I had forgotten just how much fun a Jane Austen novel can be, with her exquisitely fashioned sentences and subtle observations of just how ludicrous we human beings are. I had also forgotten how wonderfully she is able to extract the universal truths of human nature from such pedestrian activities as choosing a dancing partner, setting a table, or riding in a carriage.

Holden Caulfield speculates on the worth of an author, suggesting that the "good" ones are those which you want to meet after you've finished their book. Methinks Miss Austen would be a delightful author to meet!

Tuesday, January 02, 2007

Yevgeny Zamyatin, We

This was recommended to me a few months back by a colleague. I scored a copy over the holidays and just finished it.

Published in 1920 (but suppressed for over sixty years in Russia), here is the Ol' Granddaddy of Twentieth Century dystopian literature. We is the first-person account of D-503, builder of the aeroship Integral in the futuristic One State controlled by the Benefactor. In the One State, all human emotion and imagination have been suppressed, and all thoughts and efforts are aimed at forcing the individual to act for the betterment of the collective. Everything from romantic encounters to elections are highly controlled and monitored, and D-503's aeroship will soon embark on its sole mission: to "subjugate the unknown beings on other planets, who may still be living in the primitive condition of freedom, to the beneficient yoke of freedom [...] and to compel them to be happy."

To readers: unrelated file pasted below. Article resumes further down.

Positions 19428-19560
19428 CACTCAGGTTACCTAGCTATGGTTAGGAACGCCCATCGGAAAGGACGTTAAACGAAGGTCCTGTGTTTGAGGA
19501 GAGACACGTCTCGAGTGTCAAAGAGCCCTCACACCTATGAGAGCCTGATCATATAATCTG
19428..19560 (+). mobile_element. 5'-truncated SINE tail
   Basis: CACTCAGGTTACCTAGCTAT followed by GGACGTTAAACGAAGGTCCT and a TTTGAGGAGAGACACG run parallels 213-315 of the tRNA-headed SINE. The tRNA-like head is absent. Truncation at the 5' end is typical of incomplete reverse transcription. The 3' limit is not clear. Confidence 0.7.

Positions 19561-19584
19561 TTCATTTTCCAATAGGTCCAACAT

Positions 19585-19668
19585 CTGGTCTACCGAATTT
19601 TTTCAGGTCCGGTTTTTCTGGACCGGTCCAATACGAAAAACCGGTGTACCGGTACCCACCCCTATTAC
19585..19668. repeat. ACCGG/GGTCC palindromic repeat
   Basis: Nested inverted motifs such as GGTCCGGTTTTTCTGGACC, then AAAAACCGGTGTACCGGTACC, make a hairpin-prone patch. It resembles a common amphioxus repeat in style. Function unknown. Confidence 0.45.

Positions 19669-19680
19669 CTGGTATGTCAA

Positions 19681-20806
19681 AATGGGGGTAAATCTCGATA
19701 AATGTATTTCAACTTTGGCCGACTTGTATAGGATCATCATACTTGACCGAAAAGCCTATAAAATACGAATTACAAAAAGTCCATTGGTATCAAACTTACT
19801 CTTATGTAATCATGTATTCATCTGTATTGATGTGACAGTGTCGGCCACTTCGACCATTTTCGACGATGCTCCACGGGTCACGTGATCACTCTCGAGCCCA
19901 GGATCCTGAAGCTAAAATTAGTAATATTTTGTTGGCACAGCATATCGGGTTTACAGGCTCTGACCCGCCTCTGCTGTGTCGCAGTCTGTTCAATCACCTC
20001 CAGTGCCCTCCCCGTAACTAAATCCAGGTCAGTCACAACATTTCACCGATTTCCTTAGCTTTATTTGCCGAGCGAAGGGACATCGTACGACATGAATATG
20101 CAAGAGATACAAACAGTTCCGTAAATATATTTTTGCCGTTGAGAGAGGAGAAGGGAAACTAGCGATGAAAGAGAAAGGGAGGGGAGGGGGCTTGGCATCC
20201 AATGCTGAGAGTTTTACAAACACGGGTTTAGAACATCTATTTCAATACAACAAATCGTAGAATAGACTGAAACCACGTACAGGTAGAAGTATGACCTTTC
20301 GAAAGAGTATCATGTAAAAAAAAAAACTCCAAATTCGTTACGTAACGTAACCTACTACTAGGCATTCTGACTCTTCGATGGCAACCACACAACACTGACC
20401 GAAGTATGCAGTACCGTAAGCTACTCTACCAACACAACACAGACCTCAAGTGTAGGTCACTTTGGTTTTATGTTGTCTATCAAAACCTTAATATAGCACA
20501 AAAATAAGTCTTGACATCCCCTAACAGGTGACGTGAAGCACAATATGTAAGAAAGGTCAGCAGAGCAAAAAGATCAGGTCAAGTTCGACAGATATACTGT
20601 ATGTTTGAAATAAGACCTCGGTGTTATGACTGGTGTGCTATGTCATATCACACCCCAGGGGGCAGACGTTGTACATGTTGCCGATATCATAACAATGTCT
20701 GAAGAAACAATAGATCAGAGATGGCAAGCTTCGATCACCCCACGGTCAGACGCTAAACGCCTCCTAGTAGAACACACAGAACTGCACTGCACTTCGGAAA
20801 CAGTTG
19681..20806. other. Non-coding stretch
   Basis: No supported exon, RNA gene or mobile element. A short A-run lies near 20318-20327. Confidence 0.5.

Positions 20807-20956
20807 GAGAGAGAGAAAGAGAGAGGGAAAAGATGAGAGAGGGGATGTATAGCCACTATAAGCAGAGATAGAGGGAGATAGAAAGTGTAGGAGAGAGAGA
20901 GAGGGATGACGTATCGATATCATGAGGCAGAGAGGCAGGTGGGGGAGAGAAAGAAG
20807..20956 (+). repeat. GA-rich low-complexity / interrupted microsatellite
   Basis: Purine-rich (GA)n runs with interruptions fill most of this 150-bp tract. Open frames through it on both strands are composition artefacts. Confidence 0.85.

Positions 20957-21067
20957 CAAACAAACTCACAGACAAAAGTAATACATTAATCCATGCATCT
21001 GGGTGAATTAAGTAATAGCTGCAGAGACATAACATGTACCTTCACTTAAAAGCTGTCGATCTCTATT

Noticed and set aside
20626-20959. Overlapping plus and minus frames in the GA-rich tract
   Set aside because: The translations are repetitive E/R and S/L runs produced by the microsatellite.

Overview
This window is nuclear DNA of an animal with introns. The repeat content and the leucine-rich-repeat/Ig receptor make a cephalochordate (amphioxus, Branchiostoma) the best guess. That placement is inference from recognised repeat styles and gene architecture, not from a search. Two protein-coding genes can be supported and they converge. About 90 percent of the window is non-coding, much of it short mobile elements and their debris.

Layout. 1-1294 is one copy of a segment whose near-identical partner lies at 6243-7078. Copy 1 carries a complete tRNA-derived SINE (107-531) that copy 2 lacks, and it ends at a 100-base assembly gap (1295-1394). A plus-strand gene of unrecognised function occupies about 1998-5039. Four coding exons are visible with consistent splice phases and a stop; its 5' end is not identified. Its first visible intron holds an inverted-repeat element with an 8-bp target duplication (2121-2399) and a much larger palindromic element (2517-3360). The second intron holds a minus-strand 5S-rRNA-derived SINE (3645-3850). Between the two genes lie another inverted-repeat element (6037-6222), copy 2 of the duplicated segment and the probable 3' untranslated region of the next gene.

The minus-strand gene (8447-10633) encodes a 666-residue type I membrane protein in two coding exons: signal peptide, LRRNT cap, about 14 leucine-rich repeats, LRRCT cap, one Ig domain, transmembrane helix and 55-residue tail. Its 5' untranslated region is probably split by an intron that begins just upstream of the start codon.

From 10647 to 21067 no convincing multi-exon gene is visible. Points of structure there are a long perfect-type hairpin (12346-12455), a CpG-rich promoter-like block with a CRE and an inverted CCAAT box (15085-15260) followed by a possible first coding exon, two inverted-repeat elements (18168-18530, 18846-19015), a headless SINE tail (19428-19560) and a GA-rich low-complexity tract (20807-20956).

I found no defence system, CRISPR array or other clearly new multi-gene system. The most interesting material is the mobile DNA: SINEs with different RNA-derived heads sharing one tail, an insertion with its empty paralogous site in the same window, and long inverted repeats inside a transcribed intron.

Everything is going smoothly for D-503 until he meets I-330, a beautiful young woman who inspires his imagination, awakens his passions, and introduces him to that most irrational of human possessions -- the Soul.